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This dataset contains weather conditions, water quality, water chemistry and crustacean zooplankton counts sampled at Loch Leven throughout the year 2019. Loch Leven is a lowland lake in Scotland, United Kingdom. The data were collected as part of a long-term monitoring programme, which began in 1968 and is still underway. Sampling occurs roughly every 2 weeks with laboratory analysis and data processing being performed at the UK Centre for Ecology & Hydrology Edinburgh site. The sampling and processing has been performed under the UK-SCAPE project. Full details about this dataset can be found at https://doi.org/10.5285/e404f64c-ddbc-4e3e-8dca-9bea3d68959a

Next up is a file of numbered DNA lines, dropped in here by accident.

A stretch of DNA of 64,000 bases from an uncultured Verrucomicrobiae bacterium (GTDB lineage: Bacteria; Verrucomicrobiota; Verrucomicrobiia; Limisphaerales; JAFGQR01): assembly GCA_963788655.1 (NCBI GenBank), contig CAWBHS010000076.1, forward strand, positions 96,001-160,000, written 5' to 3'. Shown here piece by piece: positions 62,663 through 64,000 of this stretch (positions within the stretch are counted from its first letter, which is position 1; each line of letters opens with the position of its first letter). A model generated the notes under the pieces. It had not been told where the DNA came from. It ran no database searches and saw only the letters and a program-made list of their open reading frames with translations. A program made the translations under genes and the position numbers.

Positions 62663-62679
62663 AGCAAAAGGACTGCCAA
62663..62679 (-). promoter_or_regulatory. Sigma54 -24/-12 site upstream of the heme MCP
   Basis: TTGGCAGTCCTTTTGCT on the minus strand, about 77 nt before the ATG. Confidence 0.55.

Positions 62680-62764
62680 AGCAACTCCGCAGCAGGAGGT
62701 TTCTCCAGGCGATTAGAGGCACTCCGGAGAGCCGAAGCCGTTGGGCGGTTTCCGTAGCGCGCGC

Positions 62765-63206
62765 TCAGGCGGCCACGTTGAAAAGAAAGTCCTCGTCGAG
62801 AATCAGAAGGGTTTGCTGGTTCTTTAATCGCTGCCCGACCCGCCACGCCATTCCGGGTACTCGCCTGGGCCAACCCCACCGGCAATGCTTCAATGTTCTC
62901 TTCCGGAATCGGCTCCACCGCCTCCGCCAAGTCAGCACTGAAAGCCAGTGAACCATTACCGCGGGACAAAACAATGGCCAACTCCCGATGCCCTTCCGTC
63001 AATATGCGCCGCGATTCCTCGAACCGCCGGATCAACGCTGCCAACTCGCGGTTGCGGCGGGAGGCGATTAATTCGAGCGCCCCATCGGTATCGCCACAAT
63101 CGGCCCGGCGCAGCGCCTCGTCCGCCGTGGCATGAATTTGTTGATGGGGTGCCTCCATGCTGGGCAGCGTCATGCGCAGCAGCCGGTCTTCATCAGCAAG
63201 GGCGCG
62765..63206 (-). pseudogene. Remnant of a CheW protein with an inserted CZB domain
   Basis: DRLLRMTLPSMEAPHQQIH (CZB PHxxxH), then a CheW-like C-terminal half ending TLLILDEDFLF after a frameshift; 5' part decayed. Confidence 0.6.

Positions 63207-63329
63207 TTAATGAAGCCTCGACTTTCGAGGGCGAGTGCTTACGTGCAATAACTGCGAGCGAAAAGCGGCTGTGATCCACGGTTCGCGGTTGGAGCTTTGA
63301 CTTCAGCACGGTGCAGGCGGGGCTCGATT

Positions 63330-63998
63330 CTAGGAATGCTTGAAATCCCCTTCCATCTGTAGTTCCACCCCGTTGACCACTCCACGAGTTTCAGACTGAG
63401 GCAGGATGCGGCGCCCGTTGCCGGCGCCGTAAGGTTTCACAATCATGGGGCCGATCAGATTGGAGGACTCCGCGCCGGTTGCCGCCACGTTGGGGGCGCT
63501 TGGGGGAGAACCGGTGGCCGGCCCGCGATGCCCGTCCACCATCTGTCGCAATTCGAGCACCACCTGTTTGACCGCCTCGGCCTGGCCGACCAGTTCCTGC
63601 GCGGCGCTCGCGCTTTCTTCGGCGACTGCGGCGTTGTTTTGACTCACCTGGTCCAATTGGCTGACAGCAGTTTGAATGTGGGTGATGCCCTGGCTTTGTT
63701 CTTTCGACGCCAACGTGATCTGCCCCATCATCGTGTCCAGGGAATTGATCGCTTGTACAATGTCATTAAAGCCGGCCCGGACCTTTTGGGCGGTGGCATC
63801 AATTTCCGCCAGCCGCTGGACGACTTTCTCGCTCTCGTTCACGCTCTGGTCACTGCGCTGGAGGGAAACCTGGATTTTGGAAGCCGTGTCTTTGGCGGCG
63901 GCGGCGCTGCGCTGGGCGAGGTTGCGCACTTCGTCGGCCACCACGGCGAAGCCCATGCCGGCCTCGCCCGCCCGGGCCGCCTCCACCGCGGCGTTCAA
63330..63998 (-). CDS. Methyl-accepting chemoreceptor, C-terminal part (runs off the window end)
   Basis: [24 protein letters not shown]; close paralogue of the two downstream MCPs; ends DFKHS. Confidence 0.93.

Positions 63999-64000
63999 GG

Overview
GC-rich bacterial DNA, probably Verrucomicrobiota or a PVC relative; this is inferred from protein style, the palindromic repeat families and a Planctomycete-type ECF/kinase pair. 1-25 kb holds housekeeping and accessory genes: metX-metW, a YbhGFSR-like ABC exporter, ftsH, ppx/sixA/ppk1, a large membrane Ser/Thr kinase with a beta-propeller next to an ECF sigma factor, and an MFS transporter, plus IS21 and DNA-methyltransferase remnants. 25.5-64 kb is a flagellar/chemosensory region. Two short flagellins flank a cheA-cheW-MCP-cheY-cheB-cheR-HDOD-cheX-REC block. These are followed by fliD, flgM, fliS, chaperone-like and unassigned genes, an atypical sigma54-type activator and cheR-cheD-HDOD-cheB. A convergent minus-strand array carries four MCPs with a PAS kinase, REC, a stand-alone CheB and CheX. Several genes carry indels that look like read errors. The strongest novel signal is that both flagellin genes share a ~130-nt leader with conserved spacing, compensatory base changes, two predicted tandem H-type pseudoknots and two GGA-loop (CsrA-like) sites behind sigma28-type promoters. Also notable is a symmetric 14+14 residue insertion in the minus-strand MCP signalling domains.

This is a dataset of environmental variables, total invertebrate abundance, and mean invertebrate body mass, sampled at 60 soil habitat patches in the Hengill geothermal valley, Iceland, from May to July 2015. The habitat patches span a temperature gradient of 5-22 °C on average over the sampling period, yet they occur within 2 km of each other and have similar soil moisture, pH, total carbon, and total nitrogen. Full details about this dataset can be found at https://doi.org/10.5285/e00770f3-4acf-4fd5-ba29-0a4dbdca09a4